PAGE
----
May 2, 2019 - A new strategy for managing diabetic macular edema in people with good vision
May 2, 2019 - Sagent Pharmaceuticals Issues Voluntary Nationwide Recall of Ketorolac Tromethamine Injection, USP, 60mg/2mL (30mg per mL) Due to Lack of Sterility Assurance
May 2, 2019 - Screen time associated with behavioral problems in preschoolers
May 2, 2019 - Hormone reduces social impairment in kids with autism | News Center
May 2, 2019 - Researchers synthesize peroxidase-mimicking nanozyme with low cost and superior catalytic activity
May 2, 2019 - Study results of a potential drug to treat Type 2 diabetes in children announced
May 2, 2019 - Multigene test helps doctors to make effective treatment decisions for breast cancer patients
May 2, 2019 - UNC School of Medicine initiative providing unique care to dementia patients
May 2, 2019 - Nestlé Health Science and VHP join forces to launch innovative COPES program for cancer patients
May 2, 2019 - Study examines how our brain generates consciousness and loses it during anesthesia
May 2, 2019 - Transition Support Program May Aid Young Adults With Type 1 Diabetes
May 2, 2019 - Study shows how neutrophils exacerbate atherosclerosis by inducing smooth muscle-cell death
May 2, 2019 - Research reveals complexity of how we make decisions
Citrate-based biomaterial could help in better bone repair

Citrate-based biomaterial could help in better bone repair

A material based on a natural product of bones and citrus fruit, called citrate, provides the extra energy that stem cells need to form new bone tissue, according to a team of Penn State bioengineers. Their new understanding of the mechanism that allows citrate to aid in bone regeneration will help the researchers develop slow-release, biodegradable, citrate-releasing scaffolds to act as bone-growth templates to speed up healing in the body.

“In our lab, we have been working with citrate for over a decade,” said Jian Yang, professor of biomedical engineering, Penn State. “We knew that in the human body, 90 percent of organic citrate is located in skeletal tissue. But no one had really tried to use citrate as a building block to make bone biomaterials. Our new paper tries to understand how citrate helps in bone healing and uses the understanding to guide the design of new biomimetic biomaterials for better bone repair.”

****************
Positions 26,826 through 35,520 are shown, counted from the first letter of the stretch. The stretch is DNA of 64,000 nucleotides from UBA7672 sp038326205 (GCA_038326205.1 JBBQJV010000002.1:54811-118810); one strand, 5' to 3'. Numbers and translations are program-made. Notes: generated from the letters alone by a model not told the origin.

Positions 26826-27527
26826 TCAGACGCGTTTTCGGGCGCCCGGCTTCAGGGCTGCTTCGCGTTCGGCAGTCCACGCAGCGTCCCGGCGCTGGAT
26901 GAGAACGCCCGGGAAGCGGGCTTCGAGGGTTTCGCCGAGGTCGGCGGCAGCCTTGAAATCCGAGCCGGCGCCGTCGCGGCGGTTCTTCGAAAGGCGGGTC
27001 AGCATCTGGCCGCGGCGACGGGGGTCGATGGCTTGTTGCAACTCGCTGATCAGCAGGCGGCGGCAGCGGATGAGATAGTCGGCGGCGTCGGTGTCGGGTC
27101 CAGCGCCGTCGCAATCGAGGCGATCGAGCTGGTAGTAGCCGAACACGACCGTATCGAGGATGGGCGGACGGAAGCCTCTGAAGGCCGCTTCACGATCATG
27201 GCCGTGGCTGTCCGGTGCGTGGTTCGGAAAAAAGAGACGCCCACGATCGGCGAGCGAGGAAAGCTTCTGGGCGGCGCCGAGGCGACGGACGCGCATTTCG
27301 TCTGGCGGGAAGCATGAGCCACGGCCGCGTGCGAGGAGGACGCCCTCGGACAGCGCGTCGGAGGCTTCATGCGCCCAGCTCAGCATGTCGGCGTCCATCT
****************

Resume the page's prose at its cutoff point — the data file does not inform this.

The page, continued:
The team’s paper publishes today (Nov. 26) in the Proceedings of the National Academy of Sciences.

Autografting — taking bone from another part of the patient’s body and grafting it to the wound — is the method used most for bone regeneration in a hospital setting. This is not always a suitable method, especially in the case of large wounds or bone tissue removed during cancer treatment.

Synthetic biomaterials would be a welcome replacement and many labs are working on developing them. But current synthetic materials cause significant inflammation, and the bone healing rate is slow and healing quality is poor. The body encapsulates the implant with fibrotic tissues that keep the implant from integrating with surrounding bone. With Yang’s material, the researchers do not see encapsulation, and chronic inflammation is minimal.

Chuying Ma, a doctoral student in Yang’s lab, is lead author on the paper. Ma was given the problem of uncovering the poorly known mechanism underlying the body’s use of citrate to regenerate bone. She found that the stem cell membrane has a transporter that is used to transport citrate into the cell to elevate the cellular energy level. When the bone stem cells differentiate to make new bone cells, they require more energy as support for active bone formation. The timing and dosage of citrate supply to stem cells are also critical. Yang and Ma coined the newly identified citrate effect on stem cell differentiation as “metabonegenic regulation” in the paper.

The team also identified a second factor involved in energy production, an amino acid called phosphoserine. With their new understanding of the mechanism for bone regrowth, they developed a biomaterial incorporating both citrate and phosphoserine and tested it on rat models.

“Using our new material, we see the early deposition of new bone at one month,” Ma said. “This is much earlier than the biomaterials widely used in FDA-approved devices. In this study we tested two models, the femoral condyle bone and cranial bone defects.”

In both animal models we see the new biomaterial is better than the commercial materials in inducing early bone formation and also promoting bone maturation, according to Ma. “To me, this is an important finding,” said Yang, who is a faculty member in Penn State’s Materials Research Institute and the Huck Institutes of the Life Sciences. “Citrate is now recognized as a central linker between stem cell metabolism and differentiation. We are uncovering the mechanism whereby citrate influences stem cell activity, not only in bone, but by implication extending to other types of cells and tissues. For instance, there is a high concentration of citrate in the cerebrospinal fluid surrounding the brain. People can now use this understanding to start looking at citrate as a metabolism regulator to further regulate stem cells for other types of tissues and organs throughout the body.”

Source:

https://news.psu.edu/story/548967/2018/11/26/research/citrate-based-biomaterial-fuels-bone-healing-less-rejection

Tagged with:

About author

Related Articles